What is Myofunctional Therapy?

Myofunctional Therapy (literally, muscle-function therapy), addresses oral myofunctional disorders (OMD). OMD is an umbrella term that refers to abnormal oral resting postures and oral functions (“tongue thrust”/lingual horizontal swallowing and chewing differences), and oral habits (such as thumb/finger sucking, or tongue sucking). The patient with an OMD systematically moves through a series of exercises and activities that develops oral capability, establishes unharmful oral resting positions, trains new swallowing and chewing skills, and/or extinguishes the oral habit(s).

What can be achieved with Orofacial Myofunctional treatment?

The goals of orofacial myofunctional treatment are to eliminate habits (such as thumb sucking), and establish:

  • Adequate lip seal at rest
  • An optimal resting tongue position
  • A typical pattern of swallowing
  • Bilateral chewing and correct drinking habits
  • Nasal breathing, with lips together
  • Good neck and head posture

Elimination of habits and use of healthy oral behaviors can also decrease periodontal disease, and reduce the risk of orthodontic relapse (your teeth moving after the removal of dental appliances).

Strengthened muscles and correct tongue placement also has a positive effect on your facial appearance.

Can’t orthodontic treatment alone restore the placement of my teeth?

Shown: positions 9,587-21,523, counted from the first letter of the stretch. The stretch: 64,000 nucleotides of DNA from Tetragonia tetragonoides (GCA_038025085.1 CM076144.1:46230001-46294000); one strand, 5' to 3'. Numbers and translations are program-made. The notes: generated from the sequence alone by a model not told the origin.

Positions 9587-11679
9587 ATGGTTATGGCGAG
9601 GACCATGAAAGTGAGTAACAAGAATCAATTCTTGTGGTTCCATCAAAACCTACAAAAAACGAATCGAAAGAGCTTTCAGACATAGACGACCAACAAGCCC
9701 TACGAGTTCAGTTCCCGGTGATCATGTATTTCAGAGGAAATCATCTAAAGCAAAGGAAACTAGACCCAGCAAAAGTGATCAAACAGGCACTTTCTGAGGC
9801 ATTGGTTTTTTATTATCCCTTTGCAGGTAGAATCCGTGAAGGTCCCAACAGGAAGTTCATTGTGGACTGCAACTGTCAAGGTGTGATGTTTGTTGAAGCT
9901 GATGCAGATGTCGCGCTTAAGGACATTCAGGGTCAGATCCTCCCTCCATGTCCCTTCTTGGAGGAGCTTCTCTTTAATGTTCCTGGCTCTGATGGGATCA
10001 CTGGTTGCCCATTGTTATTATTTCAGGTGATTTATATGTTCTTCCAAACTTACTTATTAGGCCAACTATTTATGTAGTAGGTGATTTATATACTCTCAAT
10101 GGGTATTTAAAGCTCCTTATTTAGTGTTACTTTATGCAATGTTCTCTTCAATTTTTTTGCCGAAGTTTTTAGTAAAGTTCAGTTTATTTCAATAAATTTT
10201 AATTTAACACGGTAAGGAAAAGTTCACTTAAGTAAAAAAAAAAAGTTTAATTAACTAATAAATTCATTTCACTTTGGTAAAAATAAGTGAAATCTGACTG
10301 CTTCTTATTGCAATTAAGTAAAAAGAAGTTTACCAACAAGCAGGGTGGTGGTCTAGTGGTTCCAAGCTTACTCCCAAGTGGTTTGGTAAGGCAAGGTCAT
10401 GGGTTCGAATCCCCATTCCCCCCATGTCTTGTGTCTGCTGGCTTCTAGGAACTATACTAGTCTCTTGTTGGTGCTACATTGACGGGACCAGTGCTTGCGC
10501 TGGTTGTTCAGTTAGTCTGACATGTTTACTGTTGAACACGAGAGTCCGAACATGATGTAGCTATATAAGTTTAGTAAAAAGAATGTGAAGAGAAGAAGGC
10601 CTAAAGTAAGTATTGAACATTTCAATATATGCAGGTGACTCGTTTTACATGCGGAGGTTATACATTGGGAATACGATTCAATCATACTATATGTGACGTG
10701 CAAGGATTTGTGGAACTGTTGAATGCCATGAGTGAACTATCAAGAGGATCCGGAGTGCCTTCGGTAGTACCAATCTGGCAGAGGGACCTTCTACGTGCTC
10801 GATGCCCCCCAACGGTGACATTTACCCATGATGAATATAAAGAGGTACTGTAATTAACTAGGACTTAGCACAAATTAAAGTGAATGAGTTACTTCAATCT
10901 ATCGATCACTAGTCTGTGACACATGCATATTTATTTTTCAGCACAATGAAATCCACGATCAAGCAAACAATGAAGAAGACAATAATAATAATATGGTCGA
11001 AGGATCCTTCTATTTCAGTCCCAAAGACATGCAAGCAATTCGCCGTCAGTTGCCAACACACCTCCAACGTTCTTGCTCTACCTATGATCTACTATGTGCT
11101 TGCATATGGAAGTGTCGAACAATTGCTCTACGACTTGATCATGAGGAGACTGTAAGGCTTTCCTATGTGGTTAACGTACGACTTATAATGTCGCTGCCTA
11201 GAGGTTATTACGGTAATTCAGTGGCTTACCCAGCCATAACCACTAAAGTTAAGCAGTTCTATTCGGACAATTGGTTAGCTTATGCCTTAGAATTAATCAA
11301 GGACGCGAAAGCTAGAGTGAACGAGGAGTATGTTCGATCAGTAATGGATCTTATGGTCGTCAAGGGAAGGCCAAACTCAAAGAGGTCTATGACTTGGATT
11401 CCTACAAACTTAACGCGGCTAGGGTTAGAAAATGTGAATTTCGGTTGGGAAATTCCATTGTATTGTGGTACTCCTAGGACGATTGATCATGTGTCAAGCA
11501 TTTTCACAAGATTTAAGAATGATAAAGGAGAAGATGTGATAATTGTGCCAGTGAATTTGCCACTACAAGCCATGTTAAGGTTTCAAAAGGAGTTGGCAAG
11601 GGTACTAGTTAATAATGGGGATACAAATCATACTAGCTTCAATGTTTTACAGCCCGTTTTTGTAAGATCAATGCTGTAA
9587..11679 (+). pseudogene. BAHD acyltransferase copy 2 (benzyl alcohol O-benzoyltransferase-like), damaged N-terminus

The doctor can realign your teeth and restore your smile, but they do not retrain your tongue to rest in the right spot, or eliminate habits. Over time, it is likely that the habits or behaviors that have disrupted your dental development in the first place will again impact your teeth alignment.

Myofunctional therapy is not directly responsible for moving teeth. Positive dental correction is a nice secondary benefit to myofunctional therapy, but the fact is we move muscles out of the way so teeth move into their desired positions; either on their own or with help.

Signs and Symptoms of Orofacial Myofunctional Disorders

Presence of one or more of the following:

  • Tongue visibly forward at rest and while swallowing
  • Lips-apart at rest and during swallowing
  • Tongue seems to ‘get in the way’ during a dental examination
  • Anterior or posterior open bite through which a tongue rests
  • Habitual mouth breathing and opened-mouth posture perhaps with snoring at night
  • Excessive elongated facial growth called ‘Long Face Syndrome’
  • Loose, flaccid lip tone – especially seen in the bottom lip
  • Facial smirk / grimace to seal the lips closed during swallowing
  • A tongue that comes forward into a cup when taking a drink
  • Dimpling appearance to the chin when swallowing and / or when lips are together at rest
  • Teeth that are visible in the presence of an arched upper lip
  • No masseter involvement during the swallow
  • Messy eating, excessive drooling, and/or crumbs that lodge in corners of the mouth
  • Improperly chewed food resulting in frequent stomach pains and gas


The normalized patterns of proper tongue, lips and jaw postures are crucial to facilitating normal growth and the overall development of the orofacial structural and musculature systems.